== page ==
He initially started working at 10 Penh, a Pan-Asian restaurant, then went to Saba.  He was the bar manager there until it closed, which brought him to Penn Commons, the newest restaurant in the company.  Pakravan believes he has found a home.

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What Glitters is Gold at Heavy Seas Beer

When this journalist suggested to Joe Gold that he was a "beer nerd," the Sales Manager at Heavy Seas Beer in Halethorpe chuckled and replied, "Yeah, I guess I am."  Then, he thought for a moment and proudly declared, "Actually, I'm more of a 'beer explorer.'  I go on beer hunts.  What I do is I keep a beer journal, and I travel the globe looking for fun things to visit beer-wise -- taverns, brewpubs, historic sites.  I tend to plan my trips around beer.  For instance, when I'm on the road for work, I'll do some research as to what's happening that weekend with beer.  If there's a festival or some sort of pub I've never heard of, I'll stay over the weekend just to check it out."

Sorry, Joe.  That pretty much qualifies you for "beer nerdom."  Not that there's anything wrong with that!  After all, how many people get to turn their life's passion into a full-time job.  Gold earned his first paycheck in the brewing business in 1986, working for Young & Co.'s Brewery in London.  His younger days as a lacrosse player had moved him from Baltimore to England three years earlier.  When it came time to get a job, the beverage business there beckoned.

"So much has changed from when I first got involved," he stated.  "I used to walk into taverns in the '80s and say, 'I have this phenomenal beer. It's fantastic. We just came out with it.' And the buyer would say, 'I've never heard of it, and nobody's ever asked for it. Get out of here!' I go in today and tell the buyer, 'Hey, we came up with this new batch of beer. It's fresh off the line.' And the buyer says to me, 'I've never heard of it, and nobody's ever asked for it. I'll take three kegs!' It's the weirdest professional shift I've ever lived through!"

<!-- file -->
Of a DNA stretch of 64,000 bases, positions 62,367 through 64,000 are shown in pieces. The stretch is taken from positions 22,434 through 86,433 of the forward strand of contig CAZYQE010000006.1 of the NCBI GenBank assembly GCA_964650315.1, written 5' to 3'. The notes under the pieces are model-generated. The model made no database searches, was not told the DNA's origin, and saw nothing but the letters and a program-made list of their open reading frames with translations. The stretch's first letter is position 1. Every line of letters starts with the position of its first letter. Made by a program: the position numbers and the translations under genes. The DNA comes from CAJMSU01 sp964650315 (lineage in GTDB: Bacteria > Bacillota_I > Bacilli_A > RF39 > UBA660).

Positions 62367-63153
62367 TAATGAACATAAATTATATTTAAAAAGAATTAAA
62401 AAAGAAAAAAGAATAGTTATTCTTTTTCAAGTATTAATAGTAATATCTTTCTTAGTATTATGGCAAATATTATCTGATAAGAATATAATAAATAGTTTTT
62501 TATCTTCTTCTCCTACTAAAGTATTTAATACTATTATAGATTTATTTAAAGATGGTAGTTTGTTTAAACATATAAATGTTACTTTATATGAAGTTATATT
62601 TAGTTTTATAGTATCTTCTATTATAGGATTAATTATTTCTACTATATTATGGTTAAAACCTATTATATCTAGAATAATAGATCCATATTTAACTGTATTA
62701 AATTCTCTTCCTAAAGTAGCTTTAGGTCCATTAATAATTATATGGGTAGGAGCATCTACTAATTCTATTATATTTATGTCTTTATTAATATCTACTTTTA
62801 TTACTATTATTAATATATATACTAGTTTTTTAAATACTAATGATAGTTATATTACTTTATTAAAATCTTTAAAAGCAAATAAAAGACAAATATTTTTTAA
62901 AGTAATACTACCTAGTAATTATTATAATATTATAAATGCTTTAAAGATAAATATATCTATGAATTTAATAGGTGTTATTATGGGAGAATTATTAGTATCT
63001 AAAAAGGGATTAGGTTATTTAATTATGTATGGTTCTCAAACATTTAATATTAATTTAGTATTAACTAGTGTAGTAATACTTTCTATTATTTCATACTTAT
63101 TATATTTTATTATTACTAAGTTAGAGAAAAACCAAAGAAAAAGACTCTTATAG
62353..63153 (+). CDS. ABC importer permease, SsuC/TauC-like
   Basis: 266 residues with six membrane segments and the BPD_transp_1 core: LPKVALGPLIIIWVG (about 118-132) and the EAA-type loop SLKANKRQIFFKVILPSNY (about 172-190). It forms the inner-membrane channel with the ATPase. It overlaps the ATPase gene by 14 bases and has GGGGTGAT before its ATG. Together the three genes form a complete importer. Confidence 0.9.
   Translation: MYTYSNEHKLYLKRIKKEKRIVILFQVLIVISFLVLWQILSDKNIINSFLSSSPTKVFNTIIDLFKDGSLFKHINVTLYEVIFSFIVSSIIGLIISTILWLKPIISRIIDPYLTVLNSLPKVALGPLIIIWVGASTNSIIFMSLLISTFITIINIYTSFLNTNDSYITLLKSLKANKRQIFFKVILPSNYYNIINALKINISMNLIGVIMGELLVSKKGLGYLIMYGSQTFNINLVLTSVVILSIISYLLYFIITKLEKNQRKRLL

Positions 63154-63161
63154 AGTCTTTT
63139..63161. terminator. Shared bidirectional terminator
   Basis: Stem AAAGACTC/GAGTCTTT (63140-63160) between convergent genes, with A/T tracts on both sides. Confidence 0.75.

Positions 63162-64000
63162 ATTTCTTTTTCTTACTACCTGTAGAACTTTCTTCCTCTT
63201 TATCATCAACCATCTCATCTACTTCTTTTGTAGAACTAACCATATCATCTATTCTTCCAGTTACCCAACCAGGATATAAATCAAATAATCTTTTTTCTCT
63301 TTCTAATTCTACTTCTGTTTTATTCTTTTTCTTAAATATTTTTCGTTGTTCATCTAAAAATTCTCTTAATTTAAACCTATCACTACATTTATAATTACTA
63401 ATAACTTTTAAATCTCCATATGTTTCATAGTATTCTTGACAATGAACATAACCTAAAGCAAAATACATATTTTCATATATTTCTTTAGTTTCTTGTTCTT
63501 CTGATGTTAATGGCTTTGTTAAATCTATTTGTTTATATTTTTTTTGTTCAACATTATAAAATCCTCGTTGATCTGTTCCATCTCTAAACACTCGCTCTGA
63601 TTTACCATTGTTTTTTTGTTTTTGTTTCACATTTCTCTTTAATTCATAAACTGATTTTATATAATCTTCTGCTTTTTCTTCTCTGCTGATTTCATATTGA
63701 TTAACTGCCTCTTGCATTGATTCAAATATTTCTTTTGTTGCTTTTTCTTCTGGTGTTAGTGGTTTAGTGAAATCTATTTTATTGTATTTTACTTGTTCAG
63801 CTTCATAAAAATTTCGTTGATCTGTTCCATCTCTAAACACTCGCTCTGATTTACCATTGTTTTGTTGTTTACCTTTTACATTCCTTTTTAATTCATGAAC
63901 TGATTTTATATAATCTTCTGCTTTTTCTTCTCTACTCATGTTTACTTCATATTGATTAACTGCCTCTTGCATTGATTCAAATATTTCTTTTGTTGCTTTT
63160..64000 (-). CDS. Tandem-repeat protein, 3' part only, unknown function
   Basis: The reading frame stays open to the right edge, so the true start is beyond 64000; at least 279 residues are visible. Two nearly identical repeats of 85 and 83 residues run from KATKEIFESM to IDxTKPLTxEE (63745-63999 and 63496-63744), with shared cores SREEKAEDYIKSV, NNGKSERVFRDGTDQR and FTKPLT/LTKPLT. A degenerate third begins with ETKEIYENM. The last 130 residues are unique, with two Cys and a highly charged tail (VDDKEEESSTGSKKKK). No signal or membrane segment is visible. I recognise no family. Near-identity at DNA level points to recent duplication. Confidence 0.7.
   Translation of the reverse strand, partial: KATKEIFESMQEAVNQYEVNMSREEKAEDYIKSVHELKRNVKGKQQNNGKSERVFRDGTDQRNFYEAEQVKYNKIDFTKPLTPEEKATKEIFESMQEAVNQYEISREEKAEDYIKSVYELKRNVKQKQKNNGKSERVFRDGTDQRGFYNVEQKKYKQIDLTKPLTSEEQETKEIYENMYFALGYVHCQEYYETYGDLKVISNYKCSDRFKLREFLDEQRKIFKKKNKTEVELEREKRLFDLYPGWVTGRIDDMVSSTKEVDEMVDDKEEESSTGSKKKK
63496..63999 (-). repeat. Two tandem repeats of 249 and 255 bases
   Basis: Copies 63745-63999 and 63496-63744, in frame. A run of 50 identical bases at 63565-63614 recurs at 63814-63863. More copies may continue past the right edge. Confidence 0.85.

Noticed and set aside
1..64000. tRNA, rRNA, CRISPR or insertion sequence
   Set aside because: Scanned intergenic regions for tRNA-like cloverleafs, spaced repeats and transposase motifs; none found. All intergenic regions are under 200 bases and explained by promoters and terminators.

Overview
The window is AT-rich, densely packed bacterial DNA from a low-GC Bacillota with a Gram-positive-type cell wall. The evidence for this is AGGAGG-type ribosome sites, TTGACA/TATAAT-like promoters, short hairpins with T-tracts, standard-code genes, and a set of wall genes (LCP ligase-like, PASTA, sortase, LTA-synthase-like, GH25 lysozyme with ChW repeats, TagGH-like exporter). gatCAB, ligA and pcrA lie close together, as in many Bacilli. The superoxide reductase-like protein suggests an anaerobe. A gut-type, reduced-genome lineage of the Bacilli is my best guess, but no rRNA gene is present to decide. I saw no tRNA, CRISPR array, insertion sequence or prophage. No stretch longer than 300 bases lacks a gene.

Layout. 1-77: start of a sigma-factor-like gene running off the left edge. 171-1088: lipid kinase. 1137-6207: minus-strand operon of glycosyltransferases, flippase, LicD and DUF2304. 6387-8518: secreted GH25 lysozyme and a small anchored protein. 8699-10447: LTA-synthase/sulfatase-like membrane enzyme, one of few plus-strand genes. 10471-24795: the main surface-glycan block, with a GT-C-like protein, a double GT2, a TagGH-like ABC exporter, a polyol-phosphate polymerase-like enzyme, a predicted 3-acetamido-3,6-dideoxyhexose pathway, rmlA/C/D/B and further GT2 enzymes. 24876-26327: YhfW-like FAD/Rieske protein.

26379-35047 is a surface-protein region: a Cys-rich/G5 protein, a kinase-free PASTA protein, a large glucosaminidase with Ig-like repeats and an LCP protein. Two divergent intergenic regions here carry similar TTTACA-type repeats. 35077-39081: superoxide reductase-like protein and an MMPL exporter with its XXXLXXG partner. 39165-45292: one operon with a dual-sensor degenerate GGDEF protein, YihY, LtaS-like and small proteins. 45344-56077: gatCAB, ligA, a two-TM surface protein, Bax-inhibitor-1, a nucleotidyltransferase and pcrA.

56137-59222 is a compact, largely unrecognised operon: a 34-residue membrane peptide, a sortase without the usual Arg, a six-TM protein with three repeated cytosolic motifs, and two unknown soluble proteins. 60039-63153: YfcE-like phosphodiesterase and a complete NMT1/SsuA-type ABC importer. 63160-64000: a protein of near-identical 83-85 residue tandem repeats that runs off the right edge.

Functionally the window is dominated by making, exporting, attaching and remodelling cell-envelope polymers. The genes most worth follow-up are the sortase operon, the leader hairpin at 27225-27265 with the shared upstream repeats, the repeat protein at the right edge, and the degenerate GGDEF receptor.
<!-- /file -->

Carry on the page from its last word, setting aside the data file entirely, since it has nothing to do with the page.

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Black Momma Vodka to Show the Market 'Who's Your Daddy'

You've heard that Secret deodorant is strong enough for a man, but made for a woman? Well, after that woman freshens up her underarms and heads out for an evening on the town, Vanessa Braxton hopes she'll be drinking Black Momma Vodka.  Braxton is CEO and President of the new label, which launched in 2013 as a division of B4MC Group Inc.  On the homepage of her website, she describes Black Momma as "made by a woman for women and still strong enough for any man ... OKAAAY!"

Yes, indeed.  This vodka comes with some sass and five different variations.  There is the popular Straight Vodka, which is filtered from corn through crushed diamond lava rocks; along with a Sour Sop Tea Vodka; a Chai Tea flavor; a Green Tea infusion; a Pomegranate Tea infusion; and, finally, a Peach Tea variation. Braxton stated, during a recent Beverage Journal interview "Women are different, and I wanted to make something that is for us and by us.  It's a male-dominated industry, and that's fine.  I love men!  But our palettes are very different.  I'm a tea drinker, and I always have been.  At the same time, I love vodka.  This is THE product!"